Background: Recent reports have linked variability in visit-to-visit systolic blood pressure (SBP) to risk of mortality and stroke, independent of the effect of mean SBP level. This study aimed to evaluate whether variability in SBP is associated with all-cause mortality, incident myocardial infarction (MI), and incident stroke, independent of mean SBP or trends in SBP levels over time.
Methods: The Cardiovascular Health Study is a longitudinal cohort study of vascular risk factors and disease in the elderly. Participants who attended their first 5 annual clinic visits and experienced no event before the 5th visit were eligible (n = 3,852). Primary analyses were restricted to participants not using antihypertensive medications throughout the first 5 clinic visits (n = 1,642). Intraindividual SBP variables were defined using each participant's 5-visit blood pressure measures. Cox proportional hazards models estimated adjusted hazard ratios (HRs) per SD increase in intraindividual SBP variability, adjusted for intraindividual SBP mean and change over time.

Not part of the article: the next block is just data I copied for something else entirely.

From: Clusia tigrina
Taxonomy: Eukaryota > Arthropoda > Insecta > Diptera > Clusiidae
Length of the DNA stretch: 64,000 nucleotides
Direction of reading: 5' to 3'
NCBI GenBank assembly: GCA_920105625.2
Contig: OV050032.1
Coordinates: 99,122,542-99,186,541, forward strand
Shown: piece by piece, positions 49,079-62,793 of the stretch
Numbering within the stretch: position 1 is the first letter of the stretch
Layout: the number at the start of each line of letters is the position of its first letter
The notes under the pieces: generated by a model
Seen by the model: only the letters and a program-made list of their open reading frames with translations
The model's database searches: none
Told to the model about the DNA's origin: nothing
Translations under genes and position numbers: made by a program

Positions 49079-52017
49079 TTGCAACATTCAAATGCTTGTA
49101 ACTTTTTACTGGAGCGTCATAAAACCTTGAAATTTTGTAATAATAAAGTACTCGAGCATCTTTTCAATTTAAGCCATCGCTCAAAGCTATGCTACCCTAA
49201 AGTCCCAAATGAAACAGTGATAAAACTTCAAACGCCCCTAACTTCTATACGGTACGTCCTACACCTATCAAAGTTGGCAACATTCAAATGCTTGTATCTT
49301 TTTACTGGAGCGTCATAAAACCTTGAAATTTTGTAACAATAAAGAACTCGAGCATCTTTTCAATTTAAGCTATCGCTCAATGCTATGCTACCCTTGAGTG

Results: Over a mean follow-up of 9.9 years, there were 844 deaths, 203 MIs, and 195 strokes. Intraindividual SBP variability was significantly associated with increased risk of mortality (HR = 1.13; 95% confidence interval (CI) = 1.05-1.21) and of incident MI (HR = 1.20; 95%CI = 1.06-1.36), independent of the effect from adjustment factors. Intraindividual SBP variability was not associated with risk of stroke (HR = 1.03; 95% CI = 0.89-1.21).
Conclusions: Long-term visit-to-visit SBP variability was independently associated with a higher risk of subsequent mortality and MI but not stroke. More research is needed to determine the relationship of BP variability with cardiovascular risk and the clinical implications.
Keywords: blood pressure; blood pressure variability; hypertension; mortality; myocardial infarction; stroke..